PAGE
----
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U.S. Military Expects Violence In Iraq To Worsen


Iraqis gather near a Shi'ite mosque in Baghdad that was destroyed in a November 27 mortar attack (epa) November 28, 2006 -- The U.S. military today predicted an increase in sectarian violence in Iraq.


However, U.S. military spokesman Major General William Caldwell said the fighting did not meet the U.S. military's definition of civil war.


The general's comments come amid a recent upsurge in sectarian fighting that has led some to say Iraq is already in a state of civil war and prompted Iraq's parliament on November 28 to vote unanimously to extend a state of emergency in the country for another 30 days.


UN Secretary-General Kofi Annan on November 27 became the latest person to warn that Iraq is almost in a state of civil war. He said urgent steps need to be taken to avoid civil war.


The White House said afterward that sectarian violence in Iraq had entered "a new phase." But State Department spokesman Sean McCormack said it did not amount to civil war.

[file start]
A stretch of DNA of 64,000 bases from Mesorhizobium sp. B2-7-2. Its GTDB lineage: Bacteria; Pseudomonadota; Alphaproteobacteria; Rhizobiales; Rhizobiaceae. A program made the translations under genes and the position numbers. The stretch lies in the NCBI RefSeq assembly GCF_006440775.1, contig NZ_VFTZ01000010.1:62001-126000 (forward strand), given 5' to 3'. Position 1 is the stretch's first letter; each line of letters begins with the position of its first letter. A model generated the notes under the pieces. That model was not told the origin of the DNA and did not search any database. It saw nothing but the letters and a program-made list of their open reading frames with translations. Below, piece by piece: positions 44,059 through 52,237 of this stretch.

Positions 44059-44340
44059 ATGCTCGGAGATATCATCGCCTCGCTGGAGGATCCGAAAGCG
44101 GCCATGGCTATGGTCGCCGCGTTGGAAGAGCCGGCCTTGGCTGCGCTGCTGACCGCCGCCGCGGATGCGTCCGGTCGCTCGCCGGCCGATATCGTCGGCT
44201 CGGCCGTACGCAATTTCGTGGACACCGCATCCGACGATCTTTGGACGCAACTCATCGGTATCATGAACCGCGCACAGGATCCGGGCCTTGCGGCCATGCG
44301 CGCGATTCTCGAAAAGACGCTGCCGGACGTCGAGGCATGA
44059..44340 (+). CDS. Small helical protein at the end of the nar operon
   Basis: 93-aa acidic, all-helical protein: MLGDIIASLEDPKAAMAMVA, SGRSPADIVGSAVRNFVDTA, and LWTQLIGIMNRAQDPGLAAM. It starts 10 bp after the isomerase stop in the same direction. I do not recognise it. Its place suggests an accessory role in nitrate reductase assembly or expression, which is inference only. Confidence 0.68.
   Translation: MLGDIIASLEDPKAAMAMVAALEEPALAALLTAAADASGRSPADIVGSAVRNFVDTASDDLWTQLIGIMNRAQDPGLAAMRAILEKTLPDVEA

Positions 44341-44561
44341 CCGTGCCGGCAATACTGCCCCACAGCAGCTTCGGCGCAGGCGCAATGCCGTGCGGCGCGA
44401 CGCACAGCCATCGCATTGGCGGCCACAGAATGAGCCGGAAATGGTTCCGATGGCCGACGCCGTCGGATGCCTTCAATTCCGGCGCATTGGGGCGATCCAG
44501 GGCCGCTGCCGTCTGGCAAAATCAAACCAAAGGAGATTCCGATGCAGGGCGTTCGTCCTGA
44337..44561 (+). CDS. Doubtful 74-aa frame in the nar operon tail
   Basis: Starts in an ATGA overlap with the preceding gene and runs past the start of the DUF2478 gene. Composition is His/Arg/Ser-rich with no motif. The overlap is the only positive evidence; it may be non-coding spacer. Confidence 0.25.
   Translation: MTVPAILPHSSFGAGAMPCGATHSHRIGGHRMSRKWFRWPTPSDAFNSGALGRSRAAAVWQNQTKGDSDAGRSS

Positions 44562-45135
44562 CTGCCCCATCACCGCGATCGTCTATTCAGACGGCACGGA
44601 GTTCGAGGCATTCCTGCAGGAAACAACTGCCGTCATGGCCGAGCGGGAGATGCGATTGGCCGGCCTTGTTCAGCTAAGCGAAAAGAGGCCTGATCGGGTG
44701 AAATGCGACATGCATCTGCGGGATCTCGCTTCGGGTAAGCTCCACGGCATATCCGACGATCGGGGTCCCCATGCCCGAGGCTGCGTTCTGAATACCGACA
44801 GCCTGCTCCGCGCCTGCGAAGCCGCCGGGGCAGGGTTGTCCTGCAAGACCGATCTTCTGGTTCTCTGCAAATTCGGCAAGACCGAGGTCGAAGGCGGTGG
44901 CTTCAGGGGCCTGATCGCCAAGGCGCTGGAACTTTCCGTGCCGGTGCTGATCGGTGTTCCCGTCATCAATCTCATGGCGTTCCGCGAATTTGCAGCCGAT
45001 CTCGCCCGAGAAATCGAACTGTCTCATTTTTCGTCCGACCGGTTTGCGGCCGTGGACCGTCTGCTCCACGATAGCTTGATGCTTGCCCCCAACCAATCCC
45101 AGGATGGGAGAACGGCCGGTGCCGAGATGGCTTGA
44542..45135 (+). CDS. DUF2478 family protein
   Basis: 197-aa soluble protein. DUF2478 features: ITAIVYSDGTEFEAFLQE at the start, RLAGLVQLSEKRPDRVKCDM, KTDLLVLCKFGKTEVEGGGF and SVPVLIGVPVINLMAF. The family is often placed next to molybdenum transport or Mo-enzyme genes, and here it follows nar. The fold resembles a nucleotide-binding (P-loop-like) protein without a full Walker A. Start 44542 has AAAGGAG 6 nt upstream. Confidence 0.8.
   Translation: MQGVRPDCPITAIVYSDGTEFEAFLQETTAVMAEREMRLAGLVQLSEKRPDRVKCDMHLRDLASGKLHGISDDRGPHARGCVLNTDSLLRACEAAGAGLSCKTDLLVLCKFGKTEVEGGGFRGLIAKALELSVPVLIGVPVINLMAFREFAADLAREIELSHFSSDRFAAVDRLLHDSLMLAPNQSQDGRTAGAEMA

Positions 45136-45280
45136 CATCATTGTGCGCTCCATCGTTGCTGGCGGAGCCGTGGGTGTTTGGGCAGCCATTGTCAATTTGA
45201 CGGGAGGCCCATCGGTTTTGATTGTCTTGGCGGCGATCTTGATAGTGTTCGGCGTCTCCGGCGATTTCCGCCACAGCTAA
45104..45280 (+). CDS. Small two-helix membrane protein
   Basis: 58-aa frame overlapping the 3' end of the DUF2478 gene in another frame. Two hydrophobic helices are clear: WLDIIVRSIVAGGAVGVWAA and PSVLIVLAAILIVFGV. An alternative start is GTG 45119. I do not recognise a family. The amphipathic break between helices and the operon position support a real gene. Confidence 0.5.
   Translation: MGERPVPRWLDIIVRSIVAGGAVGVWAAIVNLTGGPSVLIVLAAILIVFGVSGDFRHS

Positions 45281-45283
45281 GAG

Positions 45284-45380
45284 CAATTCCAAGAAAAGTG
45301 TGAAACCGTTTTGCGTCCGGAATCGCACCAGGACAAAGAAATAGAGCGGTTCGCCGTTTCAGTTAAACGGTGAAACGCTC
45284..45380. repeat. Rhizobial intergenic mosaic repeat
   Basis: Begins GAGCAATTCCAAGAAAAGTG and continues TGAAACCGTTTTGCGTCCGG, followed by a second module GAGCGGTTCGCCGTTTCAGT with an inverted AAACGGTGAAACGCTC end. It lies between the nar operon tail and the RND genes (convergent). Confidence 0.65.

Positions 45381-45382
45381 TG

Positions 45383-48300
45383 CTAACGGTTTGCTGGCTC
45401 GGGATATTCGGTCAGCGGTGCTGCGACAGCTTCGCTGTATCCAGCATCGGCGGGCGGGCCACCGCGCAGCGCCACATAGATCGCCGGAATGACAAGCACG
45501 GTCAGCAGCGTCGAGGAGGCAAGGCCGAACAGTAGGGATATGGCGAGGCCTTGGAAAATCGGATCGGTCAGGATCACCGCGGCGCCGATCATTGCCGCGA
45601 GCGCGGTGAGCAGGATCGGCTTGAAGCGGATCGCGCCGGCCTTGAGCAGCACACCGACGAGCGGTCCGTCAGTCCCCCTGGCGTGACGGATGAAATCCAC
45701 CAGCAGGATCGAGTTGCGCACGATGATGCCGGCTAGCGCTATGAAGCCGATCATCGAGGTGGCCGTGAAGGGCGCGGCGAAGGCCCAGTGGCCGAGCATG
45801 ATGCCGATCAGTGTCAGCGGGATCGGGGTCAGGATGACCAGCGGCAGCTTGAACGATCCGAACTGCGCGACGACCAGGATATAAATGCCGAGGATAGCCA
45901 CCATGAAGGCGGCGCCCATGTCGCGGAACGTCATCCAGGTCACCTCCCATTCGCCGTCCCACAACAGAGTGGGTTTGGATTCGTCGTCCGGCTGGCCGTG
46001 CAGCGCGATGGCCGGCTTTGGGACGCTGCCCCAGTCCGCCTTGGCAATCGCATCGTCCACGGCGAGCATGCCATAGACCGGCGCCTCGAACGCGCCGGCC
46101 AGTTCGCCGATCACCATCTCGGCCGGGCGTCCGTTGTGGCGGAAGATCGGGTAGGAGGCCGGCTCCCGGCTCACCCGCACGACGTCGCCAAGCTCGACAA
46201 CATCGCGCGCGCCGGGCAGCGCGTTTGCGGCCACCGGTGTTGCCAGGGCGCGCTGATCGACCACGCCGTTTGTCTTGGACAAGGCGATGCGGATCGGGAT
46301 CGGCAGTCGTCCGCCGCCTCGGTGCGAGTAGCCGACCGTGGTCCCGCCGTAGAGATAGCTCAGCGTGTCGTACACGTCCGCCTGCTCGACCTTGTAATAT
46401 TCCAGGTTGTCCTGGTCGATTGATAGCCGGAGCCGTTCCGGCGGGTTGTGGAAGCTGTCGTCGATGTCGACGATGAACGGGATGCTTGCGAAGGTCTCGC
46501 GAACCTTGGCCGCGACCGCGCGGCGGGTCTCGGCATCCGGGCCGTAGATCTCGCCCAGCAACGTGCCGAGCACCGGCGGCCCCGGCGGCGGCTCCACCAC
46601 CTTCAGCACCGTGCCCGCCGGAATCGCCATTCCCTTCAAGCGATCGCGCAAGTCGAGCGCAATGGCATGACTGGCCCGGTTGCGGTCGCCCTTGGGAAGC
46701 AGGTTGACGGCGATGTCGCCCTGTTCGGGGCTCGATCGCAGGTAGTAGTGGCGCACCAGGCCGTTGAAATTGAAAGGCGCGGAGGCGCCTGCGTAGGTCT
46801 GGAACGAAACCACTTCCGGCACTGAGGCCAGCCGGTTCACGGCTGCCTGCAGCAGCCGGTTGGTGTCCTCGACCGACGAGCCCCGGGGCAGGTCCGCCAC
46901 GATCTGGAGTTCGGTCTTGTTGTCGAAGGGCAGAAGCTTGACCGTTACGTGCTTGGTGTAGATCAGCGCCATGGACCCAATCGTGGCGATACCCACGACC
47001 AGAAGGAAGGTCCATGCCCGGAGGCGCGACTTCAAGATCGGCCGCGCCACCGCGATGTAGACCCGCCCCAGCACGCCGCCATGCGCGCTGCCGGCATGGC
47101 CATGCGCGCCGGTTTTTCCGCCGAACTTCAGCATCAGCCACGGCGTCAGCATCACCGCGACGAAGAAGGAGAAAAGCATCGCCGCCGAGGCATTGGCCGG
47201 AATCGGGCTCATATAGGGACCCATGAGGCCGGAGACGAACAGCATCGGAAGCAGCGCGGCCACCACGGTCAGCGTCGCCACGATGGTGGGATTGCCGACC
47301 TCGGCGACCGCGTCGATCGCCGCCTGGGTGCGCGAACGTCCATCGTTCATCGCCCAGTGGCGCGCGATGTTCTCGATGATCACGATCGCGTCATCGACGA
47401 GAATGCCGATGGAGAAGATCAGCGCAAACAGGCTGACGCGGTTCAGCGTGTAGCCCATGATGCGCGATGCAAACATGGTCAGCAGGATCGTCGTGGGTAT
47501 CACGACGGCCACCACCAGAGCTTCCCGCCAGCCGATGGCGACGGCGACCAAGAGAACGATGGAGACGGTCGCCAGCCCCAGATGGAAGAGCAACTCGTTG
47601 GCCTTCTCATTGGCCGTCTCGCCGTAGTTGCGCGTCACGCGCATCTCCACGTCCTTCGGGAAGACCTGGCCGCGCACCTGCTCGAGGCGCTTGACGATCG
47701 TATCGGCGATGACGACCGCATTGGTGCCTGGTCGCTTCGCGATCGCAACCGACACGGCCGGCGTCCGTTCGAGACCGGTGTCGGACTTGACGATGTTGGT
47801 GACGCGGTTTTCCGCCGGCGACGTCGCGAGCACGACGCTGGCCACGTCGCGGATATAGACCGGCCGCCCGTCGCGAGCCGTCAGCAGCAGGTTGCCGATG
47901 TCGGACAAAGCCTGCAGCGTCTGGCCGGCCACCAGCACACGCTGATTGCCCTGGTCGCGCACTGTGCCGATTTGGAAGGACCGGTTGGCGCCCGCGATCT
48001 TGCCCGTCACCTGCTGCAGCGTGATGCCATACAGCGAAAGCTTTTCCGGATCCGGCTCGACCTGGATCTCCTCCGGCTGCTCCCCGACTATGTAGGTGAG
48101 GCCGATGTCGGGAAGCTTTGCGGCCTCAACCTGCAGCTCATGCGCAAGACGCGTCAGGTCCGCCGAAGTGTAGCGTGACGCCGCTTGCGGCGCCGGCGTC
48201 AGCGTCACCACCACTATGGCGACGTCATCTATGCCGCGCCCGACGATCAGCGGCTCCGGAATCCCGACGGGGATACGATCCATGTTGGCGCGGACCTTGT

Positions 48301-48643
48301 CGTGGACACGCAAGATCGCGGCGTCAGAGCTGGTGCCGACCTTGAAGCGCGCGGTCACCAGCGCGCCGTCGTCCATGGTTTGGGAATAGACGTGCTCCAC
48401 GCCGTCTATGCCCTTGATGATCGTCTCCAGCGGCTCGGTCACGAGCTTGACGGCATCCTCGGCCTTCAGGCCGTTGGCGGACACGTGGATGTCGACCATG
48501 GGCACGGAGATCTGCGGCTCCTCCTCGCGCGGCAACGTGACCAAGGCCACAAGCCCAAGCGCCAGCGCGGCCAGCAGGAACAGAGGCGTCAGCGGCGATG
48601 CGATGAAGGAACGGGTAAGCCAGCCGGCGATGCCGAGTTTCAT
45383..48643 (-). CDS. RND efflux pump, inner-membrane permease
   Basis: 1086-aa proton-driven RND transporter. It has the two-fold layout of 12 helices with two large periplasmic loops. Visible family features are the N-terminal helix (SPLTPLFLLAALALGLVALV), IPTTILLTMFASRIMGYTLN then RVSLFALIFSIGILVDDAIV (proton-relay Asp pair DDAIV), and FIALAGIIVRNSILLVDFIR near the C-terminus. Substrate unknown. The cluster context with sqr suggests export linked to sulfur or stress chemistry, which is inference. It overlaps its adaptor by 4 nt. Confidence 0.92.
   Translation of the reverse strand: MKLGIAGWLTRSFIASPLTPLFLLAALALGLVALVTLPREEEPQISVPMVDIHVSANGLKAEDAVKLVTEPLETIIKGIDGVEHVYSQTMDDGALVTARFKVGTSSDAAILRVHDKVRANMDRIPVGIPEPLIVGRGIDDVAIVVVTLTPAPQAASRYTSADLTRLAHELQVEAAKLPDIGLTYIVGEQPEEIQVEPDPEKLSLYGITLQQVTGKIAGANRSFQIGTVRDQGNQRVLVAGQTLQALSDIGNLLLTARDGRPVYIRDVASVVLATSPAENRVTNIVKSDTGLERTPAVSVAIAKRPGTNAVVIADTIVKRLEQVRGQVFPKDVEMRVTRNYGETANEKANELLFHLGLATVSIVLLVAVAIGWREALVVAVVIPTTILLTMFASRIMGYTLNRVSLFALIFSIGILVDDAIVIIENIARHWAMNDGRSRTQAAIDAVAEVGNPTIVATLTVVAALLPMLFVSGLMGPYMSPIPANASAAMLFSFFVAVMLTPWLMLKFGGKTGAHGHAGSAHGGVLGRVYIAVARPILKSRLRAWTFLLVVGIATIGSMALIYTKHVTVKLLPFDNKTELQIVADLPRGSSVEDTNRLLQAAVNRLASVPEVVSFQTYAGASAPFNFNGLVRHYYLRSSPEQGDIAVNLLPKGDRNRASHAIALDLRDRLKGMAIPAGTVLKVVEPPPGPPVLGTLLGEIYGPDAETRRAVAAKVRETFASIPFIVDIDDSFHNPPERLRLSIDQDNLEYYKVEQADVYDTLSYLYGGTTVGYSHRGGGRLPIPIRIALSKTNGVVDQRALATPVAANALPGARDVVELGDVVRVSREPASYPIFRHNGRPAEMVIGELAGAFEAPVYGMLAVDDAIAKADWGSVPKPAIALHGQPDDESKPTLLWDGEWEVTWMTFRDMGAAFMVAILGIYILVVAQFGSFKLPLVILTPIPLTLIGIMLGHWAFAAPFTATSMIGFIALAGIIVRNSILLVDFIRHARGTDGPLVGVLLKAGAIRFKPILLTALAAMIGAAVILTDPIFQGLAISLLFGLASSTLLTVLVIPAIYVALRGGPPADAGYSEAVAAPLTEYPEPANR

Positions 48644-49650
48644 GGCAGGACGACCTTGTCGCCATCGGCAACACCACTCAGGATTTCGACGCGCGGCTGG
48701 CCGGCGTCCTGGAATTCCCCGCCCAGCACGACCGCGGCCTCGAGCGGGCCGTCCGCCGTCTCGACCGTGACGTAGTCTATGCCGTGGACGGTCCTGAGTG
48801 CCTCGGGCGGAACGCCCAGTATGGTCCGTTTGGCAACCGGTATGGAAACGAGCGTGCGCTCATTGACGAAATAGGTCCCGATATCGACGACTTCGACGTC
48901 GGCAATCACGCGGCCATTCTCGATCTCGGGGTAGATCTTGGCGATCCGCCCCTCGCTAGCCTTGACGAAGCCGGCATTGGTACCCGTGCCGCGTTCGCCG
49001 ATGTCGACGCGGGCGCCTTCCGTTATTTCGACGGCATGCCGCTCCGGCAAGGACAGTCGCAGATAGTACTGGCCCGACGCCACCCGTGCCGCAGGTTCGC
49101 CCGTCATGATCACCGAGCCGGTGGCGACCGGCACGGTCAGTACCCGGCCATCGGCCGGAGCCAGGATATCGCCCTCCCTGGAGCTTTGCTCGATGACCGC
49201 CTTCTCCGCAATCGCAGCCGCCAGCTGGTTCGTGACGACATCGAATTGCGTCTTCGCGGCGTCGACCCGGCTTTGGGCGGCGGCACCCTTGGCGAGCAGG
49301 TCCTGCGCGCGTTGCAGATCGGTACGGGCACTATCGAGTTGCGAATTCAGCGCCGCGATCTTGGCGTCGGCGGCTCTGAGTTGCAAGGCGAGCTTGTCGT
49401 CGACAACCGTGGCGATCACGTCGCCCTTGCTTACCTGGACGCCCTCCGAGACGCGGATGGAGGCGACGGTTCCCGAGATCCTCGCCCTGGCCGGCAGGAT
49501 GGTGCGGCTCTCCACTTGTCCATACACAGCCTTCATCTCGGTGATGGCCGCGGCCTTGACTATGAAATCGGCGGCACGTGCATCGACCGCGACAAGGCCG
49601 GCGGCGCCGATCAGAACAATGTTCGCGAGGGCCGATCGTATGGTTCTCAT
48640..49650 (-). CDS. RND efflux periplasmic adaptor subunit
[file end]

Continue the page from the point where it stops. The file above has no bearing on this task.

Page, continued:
"We're concerned about the level of sectarian violence and other types of violence that are ongoing in Iraq," McCormack said. "I know that there's been a lot of talk about Iraq and civil war, especially today. It's not our view and, more importantly, it's not the view of [Iraqi] Prime Minister [Nuri] al-Maliki. And I think that he would be in the best position to judge such things that are occurring on the ground in Iraq rather than us sitting here in New York or Washington."


In Tehran, Iranian President Mahmud Ahmadinejad said during a visit by his Iraqi counterpart that Iran would do what it could to help stabilize Iraq.


(compiled from agency reports)

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